2011 conference - Theme
"It's the context, stupid!"
The theme of the 35th annual conference is taken from the title of a 1994 article by Paul Saffo in Wired magazine. In the article, Saffo wrote
"It is not content but context that will matter most a decade or so from now. The scarce resource will not be stuff, but point of view."
More than fifteen years later, context has never been so important in providing information to library customers.
- Google has created the world's most successful search engine by ranking information based on the context of the web itself. How can we use the context of traditional book and journal publishing to ensure relevance in our discovery interfaces?
- How do we take into account the contexts of different kinds of libraries-- public, academic, special-- when we construct user interfaces or when we draw information from massive data sources or centralized indexes?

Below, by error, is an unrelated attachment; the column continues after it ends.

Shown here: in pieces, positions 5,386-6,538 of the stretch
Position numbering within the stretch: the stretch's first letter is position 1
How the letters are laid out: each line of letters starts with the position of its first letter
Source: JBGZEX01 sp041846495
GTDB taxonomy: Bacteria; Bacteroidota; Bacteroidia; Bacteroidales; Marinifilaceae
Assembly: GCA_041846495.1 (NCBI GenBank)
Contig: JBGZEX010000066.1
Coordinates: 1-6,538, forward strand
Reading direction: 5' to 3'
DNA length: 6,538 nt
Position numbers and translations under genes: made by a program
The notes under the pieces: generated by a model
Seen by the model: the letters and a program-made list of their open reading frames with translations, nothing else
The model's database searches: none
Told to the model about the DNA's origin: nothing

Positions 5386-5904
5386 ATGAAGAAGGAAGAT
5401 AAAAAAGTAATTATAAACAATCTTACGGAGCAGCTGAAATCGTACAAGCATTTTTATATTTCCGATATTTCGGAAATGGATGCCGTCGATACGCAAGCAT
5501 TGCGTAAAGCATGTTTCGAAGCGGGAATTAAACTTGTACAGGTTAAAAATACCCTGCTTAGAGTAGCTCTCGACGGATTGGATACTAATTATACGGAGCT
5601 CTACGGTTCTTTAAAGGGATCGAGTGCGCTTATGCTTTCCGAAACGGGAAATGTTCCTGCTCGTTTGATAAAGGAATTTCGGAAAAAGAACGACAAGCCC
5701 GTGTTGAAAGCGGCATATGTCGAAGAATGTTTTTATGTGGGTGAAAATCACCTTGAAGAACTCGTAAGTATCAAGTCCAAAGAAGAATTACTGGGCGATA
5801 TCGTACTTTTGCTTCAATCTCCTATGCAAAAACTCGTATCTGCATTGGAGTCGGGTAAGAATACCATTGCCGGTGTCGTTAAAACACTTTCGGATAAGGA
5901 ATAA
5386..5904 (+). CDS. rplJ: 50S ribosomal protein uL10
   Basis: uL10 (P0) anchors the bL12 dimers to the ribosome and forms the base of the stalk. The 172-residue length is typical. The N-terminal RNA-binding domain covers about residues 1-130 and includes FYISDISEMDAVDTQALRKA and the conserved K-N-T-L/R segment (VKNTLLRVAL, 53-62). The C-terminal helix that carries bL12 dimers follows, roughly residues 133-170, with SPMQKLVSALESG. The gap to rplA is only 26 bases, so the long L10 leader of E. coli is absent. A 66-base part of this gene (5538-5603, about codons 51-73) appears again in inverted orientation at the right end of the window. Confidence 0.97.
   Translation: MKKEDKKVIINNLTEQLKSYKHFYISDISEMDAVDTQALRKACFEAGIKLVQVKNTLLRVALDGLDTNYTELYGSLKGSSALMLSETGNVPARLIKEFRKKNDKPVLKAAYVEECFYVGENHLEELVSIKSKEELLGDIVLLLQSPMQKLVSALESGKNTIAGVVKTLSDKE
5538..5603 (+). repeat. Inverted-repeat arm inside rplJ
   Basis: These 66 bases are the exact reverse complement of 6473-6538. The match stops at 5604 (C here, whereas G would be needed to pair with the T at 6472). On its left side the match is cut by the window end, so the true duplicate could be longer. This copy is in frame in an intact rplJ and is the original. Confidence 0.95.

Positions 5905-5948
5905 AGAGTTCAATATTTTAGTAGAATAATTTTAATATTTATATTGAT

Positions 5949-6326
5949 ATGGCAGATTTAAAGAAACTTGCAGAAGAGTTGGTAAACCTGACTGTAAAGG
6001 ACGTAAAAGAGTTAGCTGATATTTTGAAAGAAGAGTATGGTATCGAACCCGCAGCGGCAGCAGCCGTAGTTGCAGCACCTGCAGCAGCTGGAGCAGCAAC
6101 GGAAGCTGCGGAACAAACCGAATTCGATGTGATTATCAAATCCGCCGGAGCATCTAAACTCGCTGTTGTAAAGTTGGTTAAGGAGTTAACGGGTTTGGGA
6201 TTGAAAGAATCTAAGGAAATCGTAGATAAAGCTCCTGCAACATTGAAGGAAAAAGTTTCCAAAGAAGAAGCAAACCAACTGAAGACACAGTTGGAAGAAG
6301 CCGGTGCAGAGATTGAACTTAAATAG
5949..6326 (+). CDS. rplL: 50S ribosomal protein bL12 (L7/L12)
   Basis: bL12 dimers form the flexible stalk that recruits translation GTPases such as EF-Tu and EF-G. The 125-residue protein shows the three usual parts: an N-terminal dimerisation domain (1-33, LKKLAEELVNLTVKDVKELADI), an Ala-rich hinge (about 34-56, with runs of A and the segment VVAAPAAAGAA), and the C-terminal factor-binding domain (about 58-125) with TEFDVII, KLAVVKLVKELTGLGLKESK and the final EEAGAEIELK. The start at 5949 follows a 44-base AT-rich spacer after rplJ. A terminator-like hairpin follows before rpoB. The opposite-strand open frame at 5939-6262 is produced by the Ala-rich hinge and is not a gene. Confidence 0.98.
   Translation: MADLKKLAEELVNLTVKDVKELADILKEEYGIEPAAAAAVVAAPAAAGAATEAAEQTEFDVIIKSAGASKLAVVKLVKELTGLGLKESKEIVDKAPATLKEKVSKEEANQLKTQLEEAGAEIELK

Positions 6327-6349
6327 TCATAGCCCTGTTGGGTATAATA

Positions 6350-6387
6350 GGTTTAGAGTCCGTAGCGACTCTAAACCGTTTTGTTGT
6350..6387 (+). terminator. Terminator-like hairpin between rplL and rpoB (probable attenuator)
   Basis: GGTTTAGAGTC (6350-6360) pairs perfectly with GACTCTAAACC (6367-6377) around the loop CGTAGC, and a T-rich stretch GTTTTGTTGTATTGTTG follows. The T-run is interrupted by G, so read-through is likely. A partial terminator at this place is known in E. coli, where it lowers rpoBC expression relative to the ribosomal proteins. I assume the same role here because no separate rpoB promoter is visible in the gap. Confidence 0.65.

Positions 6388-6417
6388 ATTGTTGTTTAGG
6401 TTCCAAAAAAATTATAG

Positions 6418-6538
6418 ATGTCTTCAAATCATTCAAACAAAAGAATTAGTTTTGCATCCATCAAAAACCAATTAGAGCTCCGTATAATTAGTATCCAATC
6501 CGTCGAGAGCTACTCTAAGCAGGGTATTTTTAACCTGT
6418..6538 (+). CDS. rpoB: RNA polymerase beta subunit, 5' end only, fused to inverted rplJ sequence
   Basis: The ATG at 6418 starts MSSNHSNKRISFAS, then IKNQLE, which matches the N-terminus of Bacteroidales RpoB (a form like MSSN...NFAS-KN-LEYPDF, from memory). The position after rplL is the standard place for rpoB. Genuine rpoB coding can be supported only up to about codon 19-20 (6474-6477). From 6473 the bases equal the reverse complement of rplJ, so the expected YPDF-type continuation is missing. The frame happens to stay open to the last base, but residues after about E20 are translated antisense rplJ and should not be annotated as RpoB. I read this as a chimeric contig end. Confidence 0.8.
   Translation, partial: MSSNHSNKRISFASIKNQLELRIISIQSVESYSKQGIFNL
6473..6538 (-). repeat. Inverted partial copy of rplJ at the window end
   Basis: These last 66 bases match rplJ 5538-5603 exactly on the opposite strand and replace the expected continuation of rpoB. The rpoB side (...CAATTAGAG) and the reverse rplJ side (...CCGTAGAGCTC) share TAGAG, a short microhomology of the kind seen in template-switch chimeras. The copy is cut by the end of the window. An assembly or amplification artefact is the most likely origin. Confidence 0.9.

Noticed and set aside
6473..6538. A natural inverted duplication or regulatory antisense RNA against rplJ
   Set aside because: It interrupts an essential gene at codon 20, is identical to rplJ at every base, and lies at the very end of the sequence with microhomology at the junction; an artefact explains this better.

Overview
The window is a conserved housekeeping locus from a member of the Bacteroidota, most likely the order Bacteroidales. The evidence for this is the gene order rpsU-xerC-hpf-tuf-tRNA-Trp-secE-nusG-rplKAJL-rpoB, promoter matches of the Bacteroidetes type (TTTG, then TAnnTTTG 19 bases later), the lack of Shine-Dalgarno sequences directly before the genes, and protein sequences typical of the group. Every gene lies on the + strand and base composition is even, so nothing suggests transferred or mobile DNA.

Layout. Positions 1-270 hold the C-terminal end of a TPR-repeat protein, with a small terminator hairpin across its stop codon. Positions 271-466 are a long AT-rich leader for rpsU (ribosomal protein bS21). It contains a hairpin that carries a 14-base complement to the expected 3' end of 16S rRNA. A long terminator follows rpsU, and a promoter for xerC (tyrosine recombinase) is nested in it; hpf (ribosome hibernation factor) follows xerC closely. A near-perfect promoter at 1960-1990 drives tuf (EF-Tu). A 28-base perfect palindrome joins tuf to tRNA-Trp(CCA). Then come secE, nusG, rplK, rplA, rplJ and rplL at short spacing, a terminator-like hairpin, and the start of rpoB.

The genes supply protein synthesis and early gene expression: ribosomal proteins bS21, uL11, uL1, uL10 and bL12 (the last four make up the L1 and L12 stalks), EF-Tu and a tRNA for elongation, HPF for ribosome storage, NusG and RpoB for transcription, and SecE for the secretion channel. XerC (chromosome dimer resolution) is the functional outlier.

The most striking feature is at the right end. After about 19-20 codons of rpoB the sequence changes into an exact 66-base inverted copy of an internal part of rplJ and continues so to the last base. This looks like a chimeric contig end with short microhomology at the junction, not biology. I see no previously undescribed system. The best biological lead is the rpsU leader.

- Users have individual information needs: they want in-depth research or quick answers; they are physically in the library or a hundred kilometers away; they have PCs, e-book readers or mobile devices, or they may prefer to have everything on paper. How do we provide services in all those different user contexts?
- How do we ensure interoperability of components in modern library systems developed in the context of a service-oriented architecture?
- With the new paradigm of cloud computing offering a highly distributed computing environment, can we provide information more quickly or more efficiently to more places or will we see our information slowly disappear in the fog?
- Linked data initiatives encourage the interlinking of data and information beyond the virtual or physical walls of the library. How can we ensure that our data will be used and useful outside a traditional library context?